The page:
In a report and order, the Federal Communications Commission (FCC) approved new rules that will allow phone companies to block illegal robocalls originating from certain types of numbers.
Building on the efforts of the Robocall Strike Force to address fraud and identity theft that often accompany calls that manipulate or spoof caller ID information, the agency said providers will be permitted to block three types of calls.
“The rules we adopt today outline specific, well-defined circumstances in which voice service providers may block calls that are highly likely to be illegitimate because there is no lawful reason to spoof certain kinds of numbers,” the FCC wrote in the report and order. “Thus, a provider who blocks calls in accordance with these rules will not violate the call completion rules. Conversely, a provider that blocks calls that do not fall within the scope of these rules may be liable for violating the Commission’s call completion rules.”
First, voice service providers will be permitted to block robocalls that appear to be from telephone numbers that do not or cannot make outgoing calls.
The second category of calls that can be blocked without running afoul of the FCC’s call completion rules are those purporting to be from a phone number placed on a “do not originate” (DNO) list by the number’s subscriber. Such DNO calls are “highly likely to be illegal and to violate the Commission’s anti-spoofing rule, with the potential to cause harm, defraud or wrongfully obtain something of value,” the FCC wrote.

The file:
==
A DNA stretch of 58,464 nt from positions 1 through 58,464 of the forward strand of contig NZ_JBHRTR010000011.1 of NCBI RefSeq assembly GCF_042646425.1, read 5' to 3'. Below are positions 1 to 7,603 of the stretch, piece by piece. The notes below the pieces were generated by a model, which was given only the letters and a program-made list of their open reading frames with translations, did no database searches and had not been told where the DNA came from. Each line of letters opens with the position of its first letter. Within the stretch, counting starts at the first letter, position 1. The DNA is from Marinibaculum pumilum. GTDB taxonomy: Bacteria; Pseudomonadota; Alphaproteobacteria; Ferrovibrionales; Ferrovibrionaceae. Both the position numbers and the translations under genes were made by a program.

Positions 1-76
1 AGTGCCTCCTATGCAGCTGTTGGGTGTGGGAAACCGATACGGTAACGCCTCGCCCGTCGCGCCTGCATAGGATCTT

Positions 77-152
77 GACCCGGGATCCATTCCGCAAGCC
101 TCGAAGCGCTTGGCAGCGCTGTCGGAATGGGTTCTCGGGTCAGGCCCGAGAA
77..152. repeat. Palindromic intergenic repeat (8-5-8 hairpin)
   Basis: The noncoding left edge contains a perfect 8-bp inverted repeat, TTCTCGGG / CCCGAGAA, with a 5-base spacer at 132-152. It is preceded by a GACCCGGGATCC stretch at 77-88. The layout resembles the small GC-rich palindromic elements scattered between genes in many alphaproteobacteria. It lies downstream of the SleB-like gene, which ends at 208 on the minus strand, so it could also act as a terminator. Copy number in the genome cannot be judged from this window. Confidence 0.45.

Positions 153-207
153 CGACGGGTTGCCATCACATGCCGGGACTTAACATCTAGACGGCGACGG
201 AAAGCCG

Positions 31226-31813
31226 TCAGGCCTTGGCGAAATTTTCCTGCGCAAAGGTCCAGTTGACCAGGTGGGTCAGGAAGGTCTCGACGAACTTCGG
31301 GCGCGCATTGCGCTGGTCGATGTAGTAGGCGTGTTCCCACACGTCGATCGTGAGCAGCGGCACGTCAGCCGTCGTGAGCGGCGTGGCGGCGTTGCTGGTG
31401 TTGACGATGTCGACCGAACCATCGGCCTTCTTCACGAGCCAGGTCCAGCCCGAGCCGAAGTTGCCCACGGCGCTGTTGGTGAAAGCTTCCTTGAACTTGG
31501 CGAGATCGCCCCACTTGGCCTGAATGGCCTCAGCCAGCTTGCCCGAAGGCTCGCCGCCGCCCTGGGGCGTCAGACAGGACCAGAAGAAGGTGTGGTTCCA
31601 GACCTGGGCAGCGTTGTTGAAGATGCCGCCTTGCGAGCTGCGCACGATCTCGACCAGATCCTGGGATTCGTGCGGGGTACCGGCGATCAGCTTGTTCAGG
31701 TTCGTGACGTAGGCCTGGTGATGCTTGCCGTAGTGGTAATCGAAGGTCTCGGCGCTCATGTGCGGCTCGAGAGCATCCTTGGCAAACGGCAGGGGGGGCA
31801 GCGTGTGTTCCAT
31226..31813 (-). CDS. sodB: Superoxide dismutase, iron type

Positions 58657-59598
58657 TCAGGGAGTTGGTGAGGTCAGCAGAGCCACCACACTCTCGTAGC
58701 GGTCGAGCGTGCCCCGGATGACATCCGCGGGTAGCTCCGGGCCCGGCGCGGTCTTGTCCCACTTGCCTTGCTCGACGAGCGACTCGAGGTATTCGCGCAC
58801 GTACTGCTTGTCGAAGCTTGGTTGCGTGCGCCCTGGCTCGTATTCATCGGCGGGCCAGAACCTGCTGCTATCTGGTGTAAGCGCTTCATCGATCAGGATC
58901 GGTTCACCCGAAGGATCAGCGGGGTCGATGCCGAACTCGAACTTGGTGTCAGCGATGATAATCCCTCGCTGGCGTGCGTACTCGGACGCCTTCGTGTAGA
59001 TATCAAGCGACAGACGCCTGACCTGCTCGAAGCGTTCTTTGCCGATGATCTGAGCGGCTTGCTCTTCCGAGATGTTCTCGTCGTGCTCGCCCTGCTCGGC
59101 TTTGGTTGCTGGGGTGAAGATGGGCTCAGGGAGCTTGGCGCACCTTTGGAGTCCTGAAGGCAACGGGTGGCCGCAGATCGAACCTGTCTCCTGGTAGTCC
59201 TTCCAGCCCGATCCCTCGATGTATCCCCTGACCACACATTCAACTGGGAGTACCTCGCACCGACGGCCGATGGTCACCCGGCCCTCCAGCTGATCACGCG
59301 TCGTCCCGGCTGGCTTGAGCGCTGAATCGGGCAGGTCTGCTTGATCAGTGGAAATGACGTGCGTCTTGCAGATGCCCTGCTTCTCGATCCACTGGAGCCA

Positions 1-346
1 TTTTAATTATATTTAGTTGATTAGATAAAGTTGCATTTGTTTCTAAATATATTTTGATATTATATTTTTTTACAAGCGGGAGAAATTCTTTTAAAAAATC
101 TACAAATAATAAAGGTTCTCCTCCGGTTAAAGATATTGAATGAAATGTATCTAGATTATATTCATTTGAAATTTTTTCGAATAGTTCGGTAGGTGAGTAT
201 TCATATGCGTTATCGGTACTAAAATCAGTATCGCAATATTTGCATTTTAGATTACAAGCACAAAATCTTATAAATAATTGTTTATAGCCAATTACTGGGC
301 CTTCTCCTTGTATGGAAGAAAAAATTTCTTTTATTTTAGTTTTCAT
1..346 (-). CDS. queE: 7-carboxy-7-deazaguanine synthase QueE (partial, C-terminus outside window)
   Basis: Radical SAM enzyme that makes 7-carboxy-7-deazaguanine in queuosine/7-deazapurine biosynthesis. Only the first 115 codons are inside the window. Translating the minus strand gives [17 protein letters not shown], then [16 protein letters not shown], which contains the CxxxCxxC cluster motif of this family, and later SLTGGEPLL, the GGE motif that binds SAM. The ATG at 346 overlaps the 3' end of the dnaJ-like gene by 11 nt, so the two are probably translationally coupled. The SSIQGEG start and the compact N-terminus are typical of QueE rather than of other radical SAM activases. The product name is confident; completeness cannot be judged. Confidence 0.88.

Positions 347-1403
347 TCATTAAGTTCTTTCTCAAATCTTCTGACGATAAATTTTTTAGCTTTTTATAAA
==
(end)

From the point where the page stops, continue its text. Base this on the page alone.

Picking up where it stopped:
Broad support for blocking this category of calls was found among consumer groups, providers, government and callers, the agency added.
Calls that originate from invalid numbers—such as those with area codes that don’t exist, unassigned numbers, and phone numbers that have been allocated but are not currently in use—can also be legally blocked. “Use of an unassigned number provides a strong indication that the calling party is spoofing the caller ID to potentially defraud and harm a voice service subscriber,” the FCC said. “Such calls are therefore highly likely to be illegal.”
The FCC declined to prescribe a sharing mechanism for providers but strongly encouraged them to cooperatively share information.
Additional rulemaking may be necessary, the agency noted in a Further Notice of Proposed Rulemaking, requesting comment on two topics. The FCC asked for input on the optimal method to handle erroneously blocked calls. For example, should the agency create a formal process to challenge a decision to block a number?
The FCC also queried how to measure the effectiveness of its efforts to regulate robocalls, perhaps by instituting reporting requirements for providers (including documentation of any mistakenly blocked numbers).
Comments will be accepted through Jan. 23.
To read the report and order, click here.
Why it matters: Emphasizing the volume of illegal robocalls—one estimate put U.S. consumers on the receiving end of 2.4 billion robocalls per month in 2016—and their spot as the top consumer complaint, the FCC said the new rules are “another important step in combating illegal robocalls.” Commissioner Jessica Rosenworcel filed a statement dissenting in part, pointing out that the new rules failed to prohibit carriers from charging consumers for the call-blocking services.